Kaj Hasselriis feels the leap from being a CBC journalist to throwing his hat in the mayor's race was a natural progression, saying he wanted "to be able to make the news" and not just write it.
Hasselriis, 32, was only 14 when he participated in his first political campaign, shortly after he started writing for the newspaper at St. James Collegiate high school.
He says his passion for politics is what allowed him to excel as a journalist.
"While I totally enjoyed my time as a staff journalist at CBC here in Winnipeg, I also felt frustrated that I couldn't get directly involved in political issues the way I wanted to," says Hasselriis.
"That is one of the key reasons I left my position at CBC. I wanted to be able to make the news, not just write the news."
Born and raised in Winnipeg, Hasselriis graduated with a sociology degree from the University of Manitoba in 1995.
In 1997, he earned a journalism degree at Ryerson University and worked as a reporter for CBC Television until 2002.
Soon after Sam Katz was elected mayor in 2004, Hasselriis led a grassroots movement to try to save the city's rapid transit bus system.
He held the first meeting in his kitchen in September 2004 and in less than three weeks more than 6,000 signatures were stuffed through his mailbox.
"So many people caught wind of the petition, downloaded it or photocopied it from other people," says Hasselriis.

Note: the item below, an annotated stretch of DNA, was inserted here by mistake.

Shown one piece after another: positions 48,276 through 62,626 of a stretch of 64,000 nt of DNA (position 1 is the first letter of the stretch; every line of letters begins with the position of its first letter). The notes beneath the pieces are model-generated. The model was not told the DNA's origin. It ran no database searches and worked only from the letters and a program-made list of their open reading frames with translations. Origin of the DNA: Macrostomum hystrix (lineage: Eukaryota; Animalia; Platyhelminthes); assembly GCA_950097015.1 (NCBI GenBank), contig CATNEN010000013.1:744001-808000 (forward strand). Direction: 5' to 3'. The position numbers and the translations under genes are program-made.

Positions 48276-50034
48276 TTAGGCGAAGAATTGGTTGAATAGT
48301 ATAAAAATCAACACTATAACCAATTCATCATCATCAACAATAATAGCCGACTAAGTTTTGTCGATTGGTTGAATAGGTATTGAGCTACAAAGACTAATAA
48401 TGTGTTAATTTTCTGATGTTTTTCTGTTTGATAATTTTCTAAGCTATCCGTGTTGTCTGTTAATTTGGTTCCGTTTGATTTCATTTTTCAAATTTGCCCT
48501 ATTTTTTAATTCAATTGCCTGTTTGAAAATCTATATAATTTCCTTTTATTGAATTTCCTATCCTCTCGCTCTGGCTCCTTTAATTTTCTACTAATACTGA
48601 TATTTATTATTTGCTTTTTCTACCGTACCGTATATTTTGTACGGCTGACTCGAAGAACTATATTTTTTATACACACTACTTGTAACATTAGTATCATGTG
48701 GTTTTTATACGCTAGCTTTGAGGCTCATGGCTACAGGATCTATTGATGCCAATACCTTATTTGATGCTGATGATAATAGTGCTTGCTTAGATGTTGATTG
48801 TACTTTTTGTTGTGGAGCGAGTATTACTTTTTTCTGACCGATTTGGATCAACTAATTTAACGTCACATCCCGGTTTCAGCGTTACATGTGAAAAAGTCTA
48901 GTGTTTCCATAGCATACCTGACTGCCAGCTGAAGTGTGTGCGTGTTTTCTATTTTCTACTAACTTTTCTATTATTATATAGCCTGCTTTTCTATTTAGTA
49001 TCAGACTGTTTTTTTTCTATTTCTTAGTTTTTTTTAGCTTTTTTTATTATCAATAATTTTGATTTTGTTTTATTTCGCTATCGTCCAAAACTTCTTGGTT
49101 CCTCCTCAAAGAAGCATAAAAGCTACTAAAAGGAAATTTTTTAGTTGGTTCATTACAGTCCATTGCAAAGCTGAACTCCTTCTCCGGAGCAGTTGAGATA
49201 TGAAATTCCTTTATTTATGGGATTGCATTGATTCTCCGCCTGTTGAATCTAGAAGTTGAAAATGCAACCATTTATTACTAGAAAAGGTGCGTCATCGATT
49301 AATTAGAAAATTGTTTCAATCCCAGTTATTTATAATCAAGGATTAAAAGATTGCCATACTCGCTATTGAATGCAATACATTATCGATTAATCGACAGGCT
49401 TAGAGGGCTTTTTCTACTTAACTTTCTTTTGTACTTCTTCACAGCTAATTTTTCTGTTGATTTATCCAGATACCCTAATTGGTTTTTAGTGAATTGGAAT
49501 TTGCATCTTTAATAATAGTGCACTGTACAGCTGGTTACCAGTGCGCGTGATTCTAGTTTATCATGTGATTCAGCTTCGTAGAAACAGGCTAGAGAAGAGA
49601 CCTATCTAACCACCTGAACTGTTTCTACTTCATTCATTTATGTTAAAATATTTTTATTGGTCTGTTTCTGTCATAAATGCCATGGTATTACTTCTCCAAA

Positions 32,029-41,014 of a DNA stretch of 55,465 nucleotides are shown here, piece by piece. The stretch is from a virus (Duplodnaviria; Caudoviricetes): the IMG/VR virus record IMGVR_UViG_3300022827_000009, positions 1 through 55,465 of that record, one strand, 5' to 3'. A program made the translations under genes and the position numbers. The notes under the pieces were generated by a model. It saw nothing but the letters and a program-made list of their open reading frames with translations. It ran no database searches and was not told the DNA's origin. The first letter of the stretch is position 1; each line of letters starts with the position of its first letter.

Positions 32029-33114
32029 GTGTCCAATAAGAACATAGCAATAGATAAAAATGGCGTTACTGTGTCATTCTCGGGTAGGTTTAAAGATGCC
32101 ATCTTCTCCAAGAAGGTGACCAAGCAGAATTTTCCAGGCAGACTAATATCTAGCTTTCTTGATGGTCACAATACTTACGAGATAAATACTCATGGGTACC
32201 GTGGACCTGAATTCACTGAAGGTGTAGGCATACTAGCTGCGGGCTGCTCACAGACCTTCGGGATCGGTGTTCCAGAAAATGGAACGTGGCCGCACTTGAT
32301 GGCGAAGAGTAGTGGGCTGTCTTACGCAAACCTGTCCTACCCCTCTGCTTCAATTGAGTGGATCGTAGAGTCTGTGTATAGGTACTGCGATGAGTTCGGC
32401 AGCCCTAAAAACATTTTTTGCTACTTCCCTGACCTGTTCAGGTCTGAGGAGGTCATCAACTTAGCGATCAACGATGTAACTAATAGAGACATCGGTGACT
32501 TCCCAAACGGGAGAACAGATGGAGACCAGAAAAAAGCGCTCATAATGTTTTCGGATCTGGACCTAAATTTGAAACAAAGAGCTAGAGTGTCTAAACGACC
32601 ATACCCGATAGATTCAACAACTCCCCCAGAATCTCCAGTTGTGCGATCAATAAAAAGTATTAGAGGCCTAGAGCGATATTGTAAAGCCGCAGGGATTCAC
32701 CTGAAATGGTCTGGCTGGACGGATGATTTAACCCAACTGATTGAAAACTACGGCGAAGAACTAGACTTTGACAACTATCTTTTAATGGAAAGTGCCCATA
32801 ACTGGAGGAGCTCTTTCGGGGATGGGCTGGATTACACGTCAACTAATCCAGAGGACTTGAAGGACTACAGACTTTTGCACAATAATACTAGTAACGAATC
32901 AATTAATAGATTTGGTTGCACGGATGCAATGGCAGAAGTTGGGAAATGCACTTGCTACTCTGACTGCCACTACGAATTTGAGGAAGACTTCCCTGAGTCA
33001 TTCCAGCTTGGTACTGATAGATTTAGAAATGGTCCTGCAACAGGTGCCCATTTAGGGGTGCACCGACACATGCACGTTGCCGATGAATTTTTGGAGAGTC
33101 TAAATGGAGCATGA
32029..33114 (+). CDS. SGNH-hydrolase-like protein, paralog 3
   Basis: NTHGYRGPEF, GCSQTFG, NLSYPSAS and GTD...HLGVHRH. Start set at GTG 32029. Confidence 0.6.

One of his top priorities as a mayoral candidate is a "21st century transit plan" that also includes improving and expanding cycling paths, improving transportation for the elderly and disabled, and creating more pedestrian-friendly spaces.
Hasselriis says his entire campaign is based on building Winnipeg into more of a safe, modern city.
His plan of action focuses on enhancing existing neighbourhoods like the downtown core, where too many residents feel that their neighbourhoods are neglected, says Hasselriis.
He believes that investment in communities will improve public safety by populating the streets and broadening Winnipeg's economic environment.
"Only when we have more people living down here will Winnipeggers start feeling safer on the streets because then you have more grocery stores, pizza joints, entertainment options, and clothing stores to liven up the place and make it a better destination."
Candidate profile by Jack Rach, a journalism major in the Creative Communications
program at Red River College.